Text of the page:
Frequently, authors will avoid using the Bible as history, citing it as historiographically unreliable. This is apparent as we examine the various secular authors who speculate on empire collapse. They simply ignore the facts contained within the Bible. Admittedly it is primarily a theological document, which uses world history to present God’s sacred history and the methods by which He approaches humankind. God paints Himself, which we call theology, on a canvas of human history. Therefore, just because there is minimal material other than the Bible to provide insight into ancient history, it is unwarranted that one should simply avoid the Bible by citing it as solely theological and therefore nonhistoriagraphic. The Bible has been proven by the standards of the sciences of evidence, archaeology and prophecy to be reliable. Certainly Israel’s enemies will always use the lack of empirical evidence as to its historical accuracy to deny the Jews their accurate origin and place in the story of the world. So what means are available to us to ascertain the authenticity of the Bible? There are several. They all flow from the science of evidence.
Society uses this scientific evidentiary process to identify truth. For example we use it in courts of law and forensic laboratories. The science of evidence is appropriate to utilize for a fair evaluation of the Biblical text in order to validate its authenticity and truth.
One of the chief proponents of the field of evidence was Dr. Simon Greenleaf. He was a decorated Professor of Law at the Harvard University School of Law in 1846. A known expert in the field of evidence, Greenleaf’s well-known work, A Treatise on the Law of Evidence, is considered a classic of American jurisprudence. It was a standard textbook in American law throughout the nineteenth century. However, his contribution to biblical Christianity is the authoritative treatise, The Testimony of the Evangelists Examined by the Rules of Evidence Administered in Courts of Justice that remains an accepted primer in modern Christian apologetics. 
Greenleaf began his book by arguing for the elimination of prejudices and allow the evidence to tell the story. This is simply placing a reliance on evidence. He stated that one should, ” follow the truth wherever it may lead us.” He further stated that Christianity does not “bring irresistible evidence” but offers sufficient evidences for “the serious inquirer.”  He focused his book to an inquiry “to the testimony of the Four Evangelists, bringing their narratives to the tests to which other evidence is subjected in human tribunals.” His specific inquiry was concerned with testing “the veracity of these witnesses by the same rules and means” employed in human tribunals. Greenleaf argued the case by first inquiring as to the genuineness of the four gospels as ancient writings. Here he applied what is technically known in law as the “ancient documents rule.” He stated:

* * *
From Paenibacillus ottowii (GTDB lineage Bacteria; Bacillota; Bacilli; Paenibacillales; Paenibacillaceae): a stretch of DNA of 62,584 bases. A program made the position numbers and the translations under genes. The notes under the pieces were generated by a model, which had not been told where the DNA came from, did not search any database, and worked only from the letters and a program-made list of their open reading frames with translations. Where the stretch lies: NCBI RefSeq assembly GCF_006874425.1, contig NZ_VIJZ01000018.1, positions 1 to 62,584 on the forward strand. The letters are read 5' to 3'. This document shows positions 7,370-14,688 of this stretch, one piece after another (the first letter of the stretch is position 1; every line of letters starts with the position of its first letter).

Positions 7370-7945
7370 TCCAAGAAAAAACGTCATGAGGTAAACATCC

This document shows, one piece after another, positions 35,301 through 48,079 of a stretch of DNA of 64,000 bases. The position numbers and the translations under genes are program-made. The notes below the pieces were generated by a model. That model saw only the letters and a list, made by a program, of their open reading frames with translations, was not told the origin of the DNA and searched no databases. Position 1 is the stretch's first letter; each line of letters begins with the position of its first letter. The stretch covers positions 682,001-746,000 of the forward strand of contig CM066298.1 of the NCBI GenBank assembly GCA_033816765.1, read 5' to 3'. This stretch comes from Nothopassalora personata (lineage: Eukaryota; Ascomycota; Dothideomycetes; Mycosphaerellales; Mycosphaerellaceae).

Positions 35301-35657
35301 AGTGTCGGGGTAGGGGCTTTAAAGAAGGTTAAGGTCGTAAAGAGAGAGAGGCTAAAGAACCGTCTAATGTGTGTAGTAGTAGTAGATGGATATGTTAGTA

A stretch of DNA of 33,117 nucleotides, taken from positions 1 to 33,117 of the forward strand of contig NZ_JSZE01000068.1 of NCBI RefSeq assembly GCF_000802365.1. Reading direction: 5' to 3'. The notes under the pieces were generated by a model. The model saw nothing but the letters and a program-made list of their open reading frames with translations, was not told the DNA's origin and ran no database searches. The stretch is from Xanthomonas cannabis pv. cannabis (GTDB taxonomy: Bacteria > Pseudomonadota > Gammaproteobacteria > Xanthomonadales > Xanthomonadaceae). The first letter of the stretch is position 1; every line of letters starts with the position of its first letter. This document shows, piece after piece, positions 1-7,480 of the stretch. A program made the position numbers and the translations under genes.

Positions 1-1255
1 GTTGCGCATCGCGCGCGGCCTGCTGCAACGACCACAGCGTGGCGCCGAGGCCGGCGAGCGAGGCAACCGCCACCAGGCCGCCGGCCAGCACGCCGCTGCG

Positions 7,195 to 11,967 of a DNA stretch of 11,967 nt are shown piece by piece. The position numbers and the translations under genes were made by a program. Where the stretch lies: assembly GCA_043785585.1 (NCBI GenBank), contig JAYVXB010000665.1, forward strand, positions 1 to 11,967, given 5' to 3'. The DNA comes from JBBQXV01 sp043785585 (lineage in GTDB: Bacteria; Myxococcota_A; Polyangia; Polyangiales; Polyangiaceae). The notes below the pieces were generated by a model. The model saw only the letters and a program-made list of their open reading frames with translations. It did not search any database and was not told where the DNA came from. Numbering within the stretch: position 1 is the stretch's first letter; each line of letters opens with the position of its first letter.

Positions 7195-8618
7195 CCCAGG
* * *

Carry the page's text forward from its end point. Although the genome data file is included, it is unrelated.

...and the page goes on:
“Every document, apparently ancient, coming from the proper repository or custody, and bearing on its face no evident marks of forgery, the law presumes to be genuine, and devolves on the opposing party the burden of proving it to be otherwise.” 
Greenleaf maintained that the four gospels do not bear any marks of being forgeries and the oldest extant copies can be received into court as genuine documents. In other words unless there is compelling evidence to the contrary we must accept the gospels as fact. Frequently in an attempt to discredit the biblical accounts of Christ detractors will engineer specious arguments that have no basis. Because there is no evidence for their weak arguments they fail to persuade the critical thinker. Only those with a sloppy thought process will be persuaded to accept an argument that has no foundation.
The second step in Greenleaf’s argument is: “In matters of public and general interest, all persons must be presumed to be conversant, on the principle that individuals are presumed to be conversant with their own affairs.”  On the basis of this legal rule Greenleaf then briefly profiled the traditional authors of the four gospels, Matthew, Mark, Luke and John, concerning their first hand knowledge of the life of Jesus of Nazareth, or as in the case of Mark and Luke their intimate personal links with the apostles. Greenleaf then built a cumulative case by conducting a shadow cross-examination of the oral testimony of the evangelists in their accounts of the death and resurrection of Jesus. Greenleaf developed his case on the basis of the following tests: